Like his contemporary Jean Cocteau, Busoni believed that art was not a pastime but a priesthood. For him, composing was akin to a mystical journey, with the composer-priest illuminating the path for others. The concept of the musical priest manifested in Busoni's artistic practice in two ways: first, in the composition of works that could only be understood through a mystical vision; second, he assumed or acknowledged that the average person was not spiritually capable of such understanding. As Busoni grew older, he increasingly expressed fear of an impending dark age. He began encrypting his compositions with complex symbolism inspired by Kabbalistic models. He provided the solution to the puzzle: In Doktor Faustus, numerous clues can be found to decipher the work. Busoni viewed Doktor Faustus as a legacy to the generations of composers who would follow him. They should be initiated into the circle to continue their art in secret circles, protected from evil forces.
In a letter to Bruno Goetz, Busoni wrote, "The handful of people who are like us will probably continue to be the only ones who truly know what is going on for a long time. The world looks very bleak. Perhaps one day we will have to live like a secret order again, in order to create while we wait. This deeply contradicts my conviction and poses a terrible danger. It can too easily turn into something puritanical, full of vanity and darkness, produced in an unrepentant atmosphere. I never liked the elite and preferred to live in a world that was free and open in every respect. But what good is it if the world is no longer open? We must be even more vigilant and not succumb to this danger. Ultimately, someone must preserve and pass on what is essential. I believe in the future. I am optimistic, but no longer for myself."
Busoni used the term "dark age" in his writings to express his fear that the mass production of music, the neglect of artistic education, and the commercialization of the music industry could lead to a devaluation of music. Through occult composition techniques, he wanted to protect what was important to him about music from the evil forces of the "uncanny apparatus."
A peculiar image comes to mind: composers, draped in black robes, performing cryptic works for each other in secret circles. Outside, hungry demons roam the streets. They manifest themselves in the form of a new kind of music heard on every corner. It is the lyre of capitalism. It permeates people's consciousness, creates artificial needs, torments them with illusory satisfactions, and manipulates their consumer habits.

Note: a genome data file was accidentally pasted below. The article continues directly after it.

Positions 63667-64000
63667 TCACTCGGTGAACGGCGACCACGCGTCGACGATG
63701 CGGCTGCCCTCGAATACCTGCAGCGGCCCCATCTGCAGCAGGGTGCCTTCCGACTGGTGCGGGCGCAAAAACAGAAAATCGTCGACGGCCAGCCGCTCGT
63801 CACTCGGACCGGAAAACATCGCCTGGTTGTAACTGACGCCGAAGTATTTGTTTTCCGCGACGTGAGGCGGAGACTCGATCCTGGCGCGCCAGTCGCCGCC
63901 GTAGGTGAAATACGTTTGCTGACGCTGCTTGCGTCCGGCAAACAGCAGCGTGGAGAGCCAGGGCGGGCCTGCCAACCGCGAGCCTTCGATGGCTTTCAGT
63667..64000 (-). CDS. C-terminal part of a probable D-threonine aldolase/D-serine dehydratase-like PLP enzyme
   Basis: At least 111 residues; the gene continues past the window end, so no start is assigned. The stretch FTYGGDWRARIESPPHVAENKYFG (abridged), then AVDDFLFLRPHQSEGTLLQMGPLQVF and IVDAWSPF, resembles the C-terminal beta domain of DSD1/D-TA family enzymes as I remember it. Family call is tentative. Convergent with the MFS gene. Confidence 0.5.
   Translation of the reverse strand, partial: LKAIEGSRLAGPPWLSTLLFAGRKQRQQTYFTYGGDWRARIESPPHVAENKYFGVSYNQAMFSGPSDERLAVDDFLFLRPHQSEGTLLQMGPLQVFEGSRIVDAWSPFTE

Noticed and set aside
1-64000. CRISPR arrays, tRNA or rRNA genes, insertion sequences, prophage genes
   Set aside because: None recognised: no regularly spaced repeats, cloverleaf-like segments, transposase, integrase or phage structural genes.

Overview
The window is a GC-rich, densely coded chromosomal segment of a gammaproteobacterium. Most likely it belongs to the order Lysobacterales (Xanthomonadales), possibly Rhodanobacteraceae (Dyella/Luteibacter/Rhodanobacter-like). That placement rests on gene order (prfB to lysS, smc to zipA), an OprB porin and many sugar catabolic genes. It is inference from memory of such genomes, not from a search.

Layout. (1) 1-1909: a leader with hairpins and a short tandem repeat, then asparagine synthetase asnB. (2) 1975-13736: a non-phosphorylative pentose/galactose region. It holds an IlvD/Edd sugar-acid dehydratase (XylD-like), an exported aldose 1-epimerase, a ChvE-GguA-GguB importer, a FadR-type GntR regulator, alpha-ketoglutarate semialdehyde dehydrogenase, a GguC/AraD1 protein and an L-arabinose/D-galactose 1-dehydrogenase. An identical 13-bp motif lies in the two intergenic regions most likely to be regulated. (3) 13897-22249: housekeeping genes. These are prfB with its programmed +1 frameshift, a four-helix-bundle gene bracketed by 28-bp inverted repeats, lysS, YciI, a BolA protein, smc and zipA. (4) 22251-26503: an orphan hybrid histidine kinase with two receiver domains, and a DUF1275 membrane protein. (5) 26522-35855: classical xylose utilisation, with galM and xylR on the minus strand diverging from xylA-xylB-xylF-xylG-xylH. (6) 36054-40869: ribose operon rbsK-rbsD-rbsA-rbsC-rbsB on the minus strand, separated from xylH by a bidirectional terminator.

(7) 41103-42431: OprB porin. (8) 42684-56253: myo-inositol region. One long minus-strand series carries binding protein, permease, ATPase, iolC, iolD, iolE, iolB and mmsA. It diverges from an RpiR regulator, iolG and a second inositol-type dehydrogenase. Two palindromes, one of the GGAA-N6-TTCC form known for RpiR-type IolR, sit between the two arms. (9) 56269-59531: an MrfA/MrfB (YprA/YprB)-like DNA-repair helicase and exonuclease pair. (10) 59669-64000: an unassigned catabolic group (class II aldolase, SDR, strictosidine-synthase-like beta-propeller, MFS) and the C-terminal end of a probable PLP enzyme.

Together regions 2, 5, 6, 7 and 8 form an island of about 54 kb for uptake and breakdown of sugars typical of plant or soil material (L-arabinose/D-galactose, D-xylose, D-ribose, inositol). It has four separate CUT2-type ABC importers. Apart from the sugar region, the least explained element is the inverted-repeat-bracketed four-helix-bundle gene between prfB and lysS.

And indeed, to protect themselves and their music, composers formed private societies, associations, and foundations, performing their music in small circles. The GEMA even granted their music its own, more advantageous remuneration category. Instead of black robes, the composers gladly wore gray C&A suits and attended the Darmstadt Summer Courses for New Music. Their music changed, their attire changed, to some extent, new formats and media were introduced, but one thing remained unchanged: their music was never particularly accessible.
People seeking spiritual sonic experiences often try meditation music first. However, they often find themselves as lost, thoughtless lumps in a sauce of monotonous, contourless, and bassless pentatonic sounds.
To gain access to the occult sect of composers, one does not need to run into a wall at Platform Nine and Three-Quarters. In fact, novices who want to explore the arcane art of contemporary music just need to listen. Because what the music of this guild typically does is make the listeners aware of their own act of listening. The composition itself is like a guide to listening. The solution lies within the puzzle, as Busoni once said about Mozart. The secret circle of contemporary music is actually quite accessible. Tickets are cheap and rarely sold out. The people are quite nice and enjoy a drink.
So, is this paramusic? New music? Contemporary music? No! Paramusic is a musical experience that goes beyond the ordinary. Paramusic requires a higher level of consciousness. Listening on a lower level of consciousness is always possible. Listening on an elevated level of consciousness is not particularly difficult either. As Dr. Melvyn said, it requires drugs, drinks, a near-death experience, haunting spirits, or telepathic contact with the beyond. Best to have them all together. Florian and Julián seek the supernatural in the heightened sensitivity of their performances, in a spontaneous moment of sensual virtuosity. The compositions of New Music, the arcane guild of contemporary sound enchanters and tone magicians, are invitations to the act of listening, to reach a higher state of consciousness. Rituals and special places can be an important part of such experiences. Where special rituals become everyday routines, new ones can emerge.
Paramusic is in the air. Every music is ghostly, truly every music. Especially the one that doesn't seem to be music at all.
︎︎︎ Paramusic Playlist on YouTube